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We don’t believe in economic stimulus at home, but apparently it’s OK to do it for the Taliban

Posted by DownWithTyranny on August 17th, 2011

From our partners at DownWithTyranny!

With all that taxpayer moolah we’re shoving directly and indirectly into Taliban piggybanks, can’t we at least try to persuade them to “Buy American”? Or is this what’s meant by “globalism”?

by Ken

And the, uh, good news, is that we managed to transfer this particular $360 million to the Taliban without having to give more than a modest amount of it directly. Most of it just sort of wound up in their hands.

Maybe it’s because I had just read a review by Charles Rosen in the New York Review of Books of a new translation by John Ashbery of the prose poems of Rimbaud (the review, which also covers a new translation by Karl Kirchwey of Verlaine’s Poems Under Saturn; only a digest is available free online, but if you’re interested let me know and I’ll see that you’re taken care of), but I can’t help feeling that what the folks at The American Prospect have achieved in today’s “Balance Sheet” report, “A Stimulus for the Taliban,” qualifies as some sort of prose poem. After telling us about AP’s report (“$360M lost to insurgents, criminals in Afghanistan“) “that the U.S. military, after going through hundreds of combat support and reconstruction contracts, estimates that $360 million in U.S. tax dollars has ended up in the hands of the Taliban,” The Balance Sheet, um, explains:

In a confusing process described as “reverse money laundering,” money moves from the United States to companies hired for transportation, construction, power projects and similar jobs who turn out to have ties to criminal networks. Only a small chunk of that $360 million was directly given to the Taliban; the bulk of the money was lost to profiteering, bribery and extortion by criminals and power brokers.

Say what?

I don’t know about you, but I’m sure breathing easier knowing that “only a small chunk of that $360 million was directly given to the Taliban.” After all, aren’t those “criminals and power brokers” who extracted “the bulk of the money” via “profiteering, bribery and extortion” merely enacting an Afghan version of the Republican plan for turning the U.S. economy around? Isn’t this pretty much what cesspools of corruption like Michele Bachmann and Rick Perry have in mind when they talk about “job creation”? Of course the only decent-paying jobs are for the profiteers, bribers, and extorters, but it’s often true that a certain number of grunt-level jobs trickle down to the yawping masses.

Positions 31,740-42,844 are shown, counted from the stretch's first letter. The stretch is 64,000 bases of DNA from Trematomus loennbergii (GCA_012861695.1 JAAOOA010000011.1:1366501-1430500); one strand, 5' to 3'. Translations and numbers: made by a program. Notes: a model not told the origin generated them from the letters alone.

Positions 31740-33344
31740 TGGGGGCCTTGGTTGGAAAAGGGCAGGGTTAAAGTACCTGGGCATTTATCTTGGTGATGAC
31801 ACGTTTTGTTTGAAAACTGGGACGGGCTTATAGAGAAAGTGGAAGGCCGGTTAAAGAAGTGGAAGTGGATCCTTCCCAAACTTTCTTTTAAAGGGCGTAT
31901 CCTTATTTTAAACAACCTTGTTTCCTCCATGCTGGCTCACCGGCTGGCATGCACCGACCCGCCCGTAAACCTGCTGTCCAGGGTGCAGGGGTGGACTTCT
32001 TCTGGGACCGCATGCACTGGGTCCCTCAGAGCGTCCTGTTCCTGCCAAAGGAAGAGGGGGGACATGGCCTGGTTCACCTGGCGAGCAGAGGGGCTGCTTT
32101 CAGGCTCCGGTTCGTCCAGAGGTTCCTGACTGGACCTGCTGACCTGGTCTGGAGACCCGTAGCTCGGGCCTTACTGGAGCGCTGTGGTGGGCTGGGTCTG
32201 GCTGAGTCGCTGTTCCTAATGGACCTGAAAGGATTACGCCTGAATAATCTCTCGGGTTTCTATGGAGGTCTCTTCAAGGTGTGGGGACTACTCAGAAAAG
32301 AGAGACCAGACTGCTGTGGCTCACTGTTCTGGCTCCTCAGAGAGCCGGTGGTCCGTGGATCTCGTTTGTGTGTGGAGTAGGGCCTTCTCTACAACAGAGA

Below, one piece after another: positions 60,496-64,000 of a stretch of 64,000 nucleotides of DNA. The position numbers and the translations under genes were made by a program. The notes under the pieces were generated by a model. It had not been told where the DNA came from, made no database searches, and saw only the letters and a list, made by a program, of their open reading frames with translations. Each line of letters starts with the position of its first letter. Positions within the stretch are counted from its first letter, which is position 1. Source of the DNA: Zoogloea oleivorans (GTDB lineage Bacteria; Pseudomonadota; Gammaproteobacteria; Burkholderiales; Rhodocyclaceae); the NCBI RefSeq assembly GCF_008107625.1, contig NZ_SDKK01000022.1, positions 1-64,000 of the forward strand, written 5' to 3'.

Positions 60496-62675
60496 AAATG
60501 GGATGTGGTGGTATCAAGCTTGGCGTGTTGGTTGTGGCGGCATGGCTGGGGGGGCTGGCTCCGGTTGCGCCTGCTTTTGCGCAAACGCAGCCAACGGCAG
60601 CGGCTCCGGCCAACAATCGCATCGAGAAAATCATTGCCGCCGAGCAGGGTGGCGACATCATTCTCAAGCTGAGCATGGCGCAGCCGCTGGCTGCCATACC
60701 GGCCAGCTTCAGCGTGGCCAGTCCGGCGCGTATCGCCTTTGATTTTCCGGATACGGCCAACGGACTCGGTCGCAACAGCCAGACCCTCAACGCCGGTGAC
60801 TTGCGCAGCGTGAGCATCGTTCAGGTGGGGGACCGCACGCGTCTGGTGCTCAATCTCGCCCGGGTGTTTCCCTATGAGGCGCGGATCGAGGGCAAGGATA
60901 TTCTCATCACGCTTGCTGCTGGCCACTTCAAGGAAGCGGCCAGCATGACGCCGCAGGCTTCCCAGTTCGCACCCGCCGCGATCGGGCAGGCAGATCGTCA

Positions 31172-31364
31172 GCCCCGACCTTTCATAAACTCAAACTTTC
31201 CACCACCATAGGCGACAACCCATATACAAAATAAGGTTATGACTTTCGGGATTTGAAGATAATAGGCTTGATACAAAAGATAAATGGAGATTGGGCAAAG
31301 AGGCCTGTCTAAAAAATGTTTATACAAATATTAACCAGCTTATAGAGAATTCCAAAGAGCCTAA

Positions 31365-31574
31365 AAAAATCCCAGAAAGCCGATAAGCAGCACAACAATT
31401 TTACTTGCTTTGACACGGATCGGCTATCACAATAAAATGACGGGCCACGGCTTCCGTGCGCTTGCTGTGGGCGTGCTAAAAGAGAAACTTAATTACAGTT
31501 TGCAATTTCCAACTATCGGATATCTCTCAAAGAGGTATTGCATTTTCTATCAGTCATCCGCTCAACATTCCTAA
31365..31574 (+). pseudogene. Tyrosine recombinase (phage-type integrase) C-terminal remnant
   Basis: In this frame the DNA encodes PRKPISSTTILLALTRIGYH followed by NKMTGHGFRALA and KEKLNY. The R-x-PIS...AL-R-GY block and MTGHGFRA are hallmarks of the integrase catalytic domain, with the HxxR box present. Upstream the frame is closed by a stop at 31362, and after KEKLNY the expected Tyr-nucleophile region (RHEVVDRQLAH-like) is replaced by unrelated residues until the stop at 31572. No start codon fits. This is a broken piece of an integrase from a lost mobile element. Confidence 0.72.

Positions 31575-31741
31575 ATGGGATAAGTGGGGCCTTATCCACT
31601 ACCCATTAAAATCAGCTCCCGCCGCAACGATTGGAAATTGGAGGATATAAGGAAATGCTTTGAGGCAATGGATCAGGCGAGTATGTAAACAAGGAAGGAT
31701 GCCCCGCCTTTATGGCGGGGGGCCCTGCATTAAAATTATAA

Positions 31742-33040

As we’ve pointed out frequently, at least the huge sums that vanish down DoD ratholes normally provide a certain amount of economic stimulus, one of the few kinds apparently still permissible in the Teabagging Era — it’s what we call “military Keynesianism,” and the Fiscal Prudes of the Right don’t at all like to talk about it. However, at least that money tends to be shoveled into our own economy, whereas this particular $360M seems to have vanished into assorted Afghan ratholes. Criminal Afghan ratholes. And of course the Taliban.

The DoD is on the case, however. The Balance Sheet further reports:

The Department of Defense announced Monday that they would reduce subcontracting, and thus the number of connections to the criminal network. Additionally, U.S. authorities in Afghanistan are screening contractors more carefully, and are more aggressively barring companies that violate contract terms or are involved in illicit behavior. They hope this kind of scrutiny will prevent more money from getting to the pockets of the very people the U.S. is supposed to be fighting.

The Balance Sheet also includes — in its “The Experts” side panel — a quote from a piece by Karen DeYoung in yesterday’s Washington Post (this is the correct link: “U.S. military awards contracts in Afghanistan to get money away from insurgents“):

U.S. commanders have argued that outsourcing the transport and security frees up the U.S. warfighters to handle more important missions. The only alternative, said a senior congressional staff member speaking on the condition of anonymity to discuss information not yet released, is “to reduce the [U.S.] footprint in Afghanistan.”

Policymakers and the public need to understand, he said, that “the cost of doing business is that we have to pay, effectively, our enemy for the right to be there.”

Since that’s clearly crazytalk, the business about reducing the U.S. footprint in Afghanistan, I guess we just have to go on paying our enemy for the right to be there. Which segues right into the other “expert” quote offered by The Balance Sheet, from the AP report linked above (here’s another correct link):

Rep. John Tierney, D-Mass., former chairman of the House oversight panel that investigated the wayward payments, said that the U.S. must stop the diversion of taxpayer dollars to the enemy. “When war becomes good business for the insurgents, it is all the more difficult to convince them to lay down their arms,” Tierney said.

One might add, though, that a good part of the problem from a budgetary standpoint — meaning in particular from a debt and deficit standpoint — is that war is such excellent business for our own domestic profiteers, bribers, and extorters. And it actually produces a decent number of decent-paying jobs. But like I said, our friends the Fiscal Prudes never like to talk about military Keynesianism. So just forget I said anything.

Say, how ’bout that weather?



Of course weather talk is apt to lead to climate-change talk, and we’re not supposed to talk about that either. So just never mind.

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